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[whitespace] Ron for Mayor

RON GONZALES'S principal opponent suggests that he isn't the best choice to lead San Jose because he previously lived and held public office in a nearby city. We disagree.

In working for Hewlett-Packard, one of Silicon Valley's best managed companies, and in serving as mayor of Sunnyvale, one of America's best run cities, Gonzales gained experience that uniquely qualifies him to take the reins of power in this dynamic region's principal city.

San Jose can benefit from fresh perspectives, progressive management and new leadership. Its recent police chiefs, city managers and mayors have all risen through the ranks, and when that happens for too long, a city's governing elite becomes too ingrown, inefficient, collegial and cozy. Outsiders often bring needed reforms, and Gonzales is a reformer at heart. As a county supervisor, he challenged conventional thinking and took on powerful interests to see that the public got the best deal for its tax buck. He pushed technology bonds to update county information systems and was a voice of reason in questioning Valley Medical Center's big-ticket expansion program at a time when area hospitals suffered from excess capacity.

If he makes good on his promises--and Gonzales's record on follow-through is keen--he would as mayor apply a new school of thinking to San Jose's billion-dollar annual operating budget and its free-spending, inadequately supervised redevelopment program. Gonzales says he is conviced that a system of "performance-based budgeting" is needed in San Jose, one that sets goals and measures output. Too much time, Gonzales believes, is spent figuring out how to spend money, and not enough time looking at results.

Gonzales says he would demand accountability from city department heads by setting "high standards and expectations," and, "if they don't meet them, move 'em out." He pledges that he would follow through on City Auditor Gerald Silva's 1992 largely unimplemented recommendations that the Redevelopment Agency clearly define and prioritize its program, as well as improve its financial reporting, forecasting and contract administration. He would further look to increase the ratio of private investment to public redevelopment spending, and believes that San Jose's program is "low leverage" in comparison to other redeveloping cities.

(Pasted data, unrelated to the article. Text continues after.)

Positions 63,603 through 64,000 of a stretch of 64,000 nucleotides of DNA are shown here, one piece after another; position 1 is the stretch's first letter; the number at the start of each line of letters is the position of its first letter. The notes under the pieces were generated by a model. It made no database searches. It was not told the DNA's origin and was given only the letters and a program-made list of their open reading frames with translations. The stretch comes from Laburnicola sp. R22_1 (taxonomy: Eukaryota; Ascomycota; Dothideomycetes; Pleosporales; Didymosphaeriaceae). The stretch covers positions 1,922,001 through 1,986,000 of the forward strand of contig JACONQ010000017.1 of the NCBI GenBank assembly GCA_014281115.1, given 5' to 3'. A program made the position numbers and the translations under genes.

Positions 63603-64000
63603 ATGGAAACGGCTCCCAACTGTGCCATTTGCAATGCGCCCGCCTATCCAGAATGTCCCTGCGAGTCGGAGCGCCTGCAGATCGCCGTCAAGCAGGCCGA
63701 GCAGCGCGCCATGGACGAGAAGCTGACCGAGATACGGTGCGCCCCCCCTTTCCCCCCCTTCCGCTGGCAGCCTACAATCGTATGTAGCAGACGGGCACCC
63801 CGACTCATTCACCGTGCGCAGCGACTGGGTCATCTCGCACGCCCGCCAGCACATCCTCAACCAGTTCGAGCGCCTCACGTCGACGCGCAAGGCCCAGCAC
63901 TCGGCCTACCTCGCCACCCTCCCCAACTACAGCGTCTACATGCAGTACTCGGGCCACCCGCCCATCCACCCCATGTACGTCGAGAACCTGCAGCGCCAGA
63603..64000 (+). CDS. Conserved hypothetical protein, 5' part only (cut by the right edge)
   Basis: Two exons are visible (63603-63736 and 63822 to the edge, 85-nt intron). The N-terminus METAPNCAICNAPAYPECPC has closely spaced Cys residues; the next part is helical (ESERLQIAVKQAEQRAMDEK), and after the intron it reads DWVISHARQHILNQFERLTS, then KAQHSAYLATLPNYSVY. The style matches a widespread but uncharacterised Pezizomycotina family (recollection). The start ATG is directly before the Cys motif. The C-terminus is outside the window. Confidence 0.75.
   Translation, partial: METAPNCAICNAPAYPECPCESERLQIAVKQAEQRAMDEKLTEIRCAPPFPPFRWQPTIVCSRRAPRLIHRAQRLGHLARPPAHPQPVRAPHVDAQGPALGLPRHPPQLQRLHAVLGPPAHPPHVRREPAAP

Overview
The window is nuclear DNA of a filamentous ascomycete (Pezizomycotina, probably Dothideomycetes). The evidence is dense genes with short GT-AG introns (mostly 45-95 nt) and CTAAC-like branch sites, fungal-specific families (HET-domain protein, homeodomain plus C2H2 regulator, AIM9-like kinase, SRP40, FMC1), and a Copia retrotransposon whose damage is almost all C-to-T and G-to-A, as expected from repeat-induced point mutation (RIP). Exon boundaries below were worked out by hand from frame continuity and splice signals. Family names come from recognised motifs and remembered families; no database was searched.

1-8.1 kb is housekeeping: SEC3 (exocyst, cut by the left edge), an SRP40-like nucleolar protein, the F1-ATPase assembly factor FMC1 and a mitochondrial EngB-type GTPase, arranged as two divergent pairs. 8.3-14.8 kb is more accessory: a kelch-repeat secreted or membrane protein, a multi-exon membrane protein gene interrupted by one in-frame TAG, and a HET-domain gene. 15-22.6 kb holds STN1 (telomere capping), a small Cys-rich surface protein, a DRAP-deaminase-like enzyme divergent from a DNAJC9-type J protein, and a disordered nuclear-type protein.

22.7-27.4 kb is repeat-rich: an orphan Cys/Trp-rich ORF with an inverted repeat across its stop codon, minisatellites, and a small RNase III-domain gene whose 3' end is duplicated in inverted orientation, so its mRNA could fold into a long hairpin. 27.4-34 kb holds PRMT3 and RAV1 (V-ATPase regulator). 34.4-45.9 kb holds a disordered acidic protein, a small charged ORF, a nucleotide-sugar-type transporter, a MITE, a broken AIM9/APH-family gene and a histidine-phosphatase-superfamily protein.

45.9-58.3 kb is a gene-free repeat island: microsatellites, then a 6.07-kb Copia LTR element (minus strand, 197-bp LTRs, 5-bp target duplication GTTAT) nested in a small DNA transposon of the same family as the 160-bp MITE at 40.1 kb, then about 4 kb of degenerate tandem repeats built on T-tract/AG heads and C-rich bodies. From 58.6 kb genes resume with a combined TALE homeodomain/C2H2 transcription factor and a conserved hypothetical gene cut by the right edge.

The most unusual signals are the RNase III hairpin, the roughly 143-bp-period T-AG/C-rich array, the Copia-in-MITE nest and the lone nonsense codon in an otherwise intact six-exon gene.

This type of reasoning offers San Jose an opportunity to set its sights high and finally realize its potential as one of America's leading cities. It's hard not to make a city better when you are spending billions--and we're better off than we were, to be sure. But is San Jose as good a city as it can be, and are we getting the most for our money? Our belief is that San Jose can do better.

Others also want to be mayor, Pat Dando worked as chief assistant to the Redevelopment Agency's executive director. At redevelopment, she assisted Frank Taylor by obstructing public access to how the agency uses public funds and dishing dirt about redevelopment adversaries. Now a member of the City Council, she has become more public-spirited. Like Gonzales, she champions vanilla issues like housing, transportation, education. She, like her opponent, supports urban growth boundaries and would improve on Mayor Hammer's disgraceful record on historic preservation by not joining the rush to demolish such landmarks as the Jose Theater and Montgomery Hotel. She is moderate on social issues, supporting the mayor's strong stance on protecting local women who visit family planning clinics, and she supports implementing the voter mandate for medical marijuana dispensaries. Dando is knowledgeable about district problems and particularly good with nuts-and-bolts issues, bringing up issues like utility billing and yard-waste scoopers that damage pavement. She will continue to be an asset to San Jose in her current role as councilmember, where she still has two more years of her term left to serve.

Still, for mayor, we prefer Gonzales's big-picture thinking and systematic approach to improving governmental performance. We do wish he would talk more about quality of life issues: arts, parks, open space, environmental quality. A city is not just business; we live here.

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From the May 21-27, 1998 issue of Metro.

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